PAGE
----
Have you used Twitter Grader?
If so, you’ve just fallen prey to your account being hacked. Don’t worry, your password is safe, but this application just sent out link spam as you.
You’re not alone.
The attacker apparently got in through a hole in Twitter Grader that allowed him to send tweets through every user that authorized Twitter Grader. Ever.
That’s a scary thought, but it’s going to be more common as an API based world takes over. It already happens in Facebook. Every application you authorize brings up an omnious looking dialog box.
Allowing Pet Society access will let it pull your profile information, photos, your friends’ info and other content it requires to work.
Why does this application need all that?
Didn’t API designers ever hear of the principle of least privilege?
The principle of least privilege (POLP) is the practice of limiting access to the minimal level that will allow normal functioning.
Once you get on the road of API security, you still have to worry about revoking access when it’s no longer needed, also a central tenet in computer security.
Twitter allows this in a backhanded fashion. The onus is put on the user to remember that they authorized an application. Sometimes, these applications can lurk for months and still have Read and Write access to your twitter account:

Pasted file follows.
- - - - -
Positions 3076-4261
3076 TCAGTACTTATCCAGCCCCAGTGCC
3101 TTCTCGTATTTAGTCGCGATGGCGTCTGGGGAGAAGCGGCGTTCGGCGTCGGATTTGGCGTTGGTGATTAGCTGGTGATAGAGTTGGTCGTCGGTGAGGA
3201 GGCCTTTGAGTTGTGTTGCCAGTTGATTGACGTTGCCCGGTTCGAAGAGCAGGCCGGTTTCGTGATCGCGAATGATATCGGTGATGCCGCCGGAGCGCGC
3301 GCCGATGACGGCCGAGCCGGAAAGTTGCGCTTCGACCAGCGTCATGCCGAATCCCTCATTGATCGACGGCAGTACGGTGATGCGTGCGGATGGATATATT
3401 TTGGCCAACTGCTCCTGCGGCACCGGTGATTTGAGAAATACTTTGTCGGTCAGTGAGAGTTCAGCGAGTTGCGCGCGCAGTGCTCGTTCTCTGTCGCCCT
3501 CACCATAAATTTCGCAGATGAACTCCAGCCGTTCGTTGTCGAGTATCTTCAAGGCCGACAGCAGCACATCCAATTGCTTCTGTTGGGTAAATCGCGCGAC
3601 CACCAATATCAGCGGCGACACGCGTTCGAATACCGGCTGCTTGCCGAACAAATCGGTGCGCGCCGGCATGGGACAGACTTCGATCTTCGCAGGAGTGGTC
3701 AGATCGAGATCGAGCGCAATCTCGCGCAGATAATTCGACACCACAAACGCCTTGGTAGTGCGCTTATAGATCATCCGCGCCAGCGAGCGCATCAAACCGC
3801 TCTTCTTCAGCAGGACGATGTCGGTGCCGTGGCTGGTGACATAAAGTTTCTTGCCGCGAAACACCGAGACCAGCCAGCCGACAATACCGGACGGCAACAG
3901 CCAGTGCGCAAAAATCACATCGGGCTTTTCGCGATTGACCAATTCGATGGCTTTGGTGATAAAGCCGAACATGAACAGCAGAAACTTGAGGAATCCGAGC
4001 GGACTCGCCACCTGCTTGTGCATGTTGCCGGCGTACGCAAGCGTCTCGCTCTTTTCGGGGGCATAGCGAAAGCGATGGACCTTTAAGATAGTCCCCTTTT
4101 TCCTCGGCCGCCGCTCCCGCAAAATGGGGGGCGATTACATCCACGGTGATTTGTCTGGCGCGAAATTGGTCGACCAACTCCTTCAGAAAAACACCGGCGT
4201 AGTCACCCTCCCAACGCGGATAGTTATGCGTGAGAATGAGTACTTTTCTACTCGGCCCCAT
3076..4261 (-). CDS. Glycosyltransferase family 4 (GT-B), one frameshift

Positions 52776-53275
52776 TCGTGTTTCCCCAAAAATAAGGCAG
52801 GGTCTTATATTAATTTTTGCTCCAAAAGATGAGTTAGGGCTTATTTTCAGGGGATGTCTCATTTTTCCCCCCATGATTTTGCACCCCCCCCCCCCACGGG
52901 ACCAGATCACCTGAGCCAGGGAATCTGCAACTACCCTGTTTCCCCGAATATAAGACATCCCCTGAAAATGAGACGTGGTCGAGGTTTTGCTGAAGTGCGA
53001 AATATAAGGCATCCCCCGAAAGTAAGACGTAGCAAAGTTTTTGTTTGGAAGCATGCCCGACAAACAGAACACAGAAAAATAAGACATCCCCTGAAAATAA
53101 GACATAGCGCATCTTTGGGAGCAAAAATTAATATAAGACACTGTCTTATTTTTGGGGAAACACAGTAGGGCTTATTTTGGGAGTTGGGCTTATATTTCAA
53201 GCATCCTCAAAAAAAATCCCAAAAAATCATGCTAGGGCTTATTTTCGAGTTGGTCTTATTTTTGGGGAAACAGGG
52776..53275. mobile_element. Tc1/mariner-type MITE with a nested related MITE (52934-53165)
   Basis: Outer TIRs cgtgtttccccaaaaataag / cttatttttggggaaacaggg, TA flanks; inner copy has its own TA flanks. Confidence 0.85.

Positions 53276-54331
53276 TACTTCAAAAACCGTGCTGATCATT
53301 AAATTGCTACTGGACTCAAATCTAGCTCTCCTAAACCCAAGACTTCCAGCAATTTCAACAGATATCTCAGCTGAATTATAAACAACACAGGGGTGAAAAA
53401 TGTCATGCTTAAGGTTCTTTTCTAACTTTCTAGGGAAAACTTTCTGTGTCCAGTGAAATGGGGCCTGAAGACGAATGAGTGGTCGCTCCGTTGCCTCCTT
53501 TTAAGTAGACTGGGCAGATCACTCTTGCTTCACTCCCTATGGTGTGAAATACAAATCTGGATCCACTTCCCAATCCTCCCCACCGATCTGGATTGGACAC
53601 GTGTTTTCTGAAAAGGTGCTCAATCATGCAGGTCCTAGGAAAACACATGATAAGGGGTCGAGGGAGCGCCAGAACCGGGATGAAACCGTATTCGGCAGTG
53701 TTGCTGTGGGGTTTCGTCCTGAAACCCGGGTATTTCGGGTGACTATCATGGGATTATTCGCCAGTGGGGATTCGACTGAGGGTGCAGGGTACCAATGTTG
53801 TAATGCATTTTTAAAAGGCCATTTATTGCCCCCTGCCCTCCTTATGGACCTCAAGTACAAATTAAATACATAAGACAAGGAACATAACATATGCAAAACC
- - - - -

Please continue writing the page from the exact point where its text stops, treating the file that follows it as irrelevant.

Pop Quiz: Out of all of these applications, which ones do I really need to have perpetual access to my account?
None of them.
Asking ourselves “Why”?
If we pop the Why Stack, we find out how to keep this from happening again:
1. Why did this attack work? Because Twitter Grader used Read/Write Access to Perform its function.
2. Why did TG use Read/Write access? So it could send out a tweet telling others about twitter grader after they used the service.
3. Why did it keep R/W access? Because there is no mechanism in place to automatically revoke it after it’s done.
4. Why isn’t there a mechanism in place? Because we didn’t write one.
1. Always revoke application access to your account after whatever you use has fulfilled its purpose.
2. Never give any application your OAuth token if you aren’t completely comfortable with it tweeting as you.
3. Security fundamentals aren’t.
- Dharmesh Shah of Hubspot wrote up the analysis of the attack and an apology.
- The Guardian posted an online article about the incident.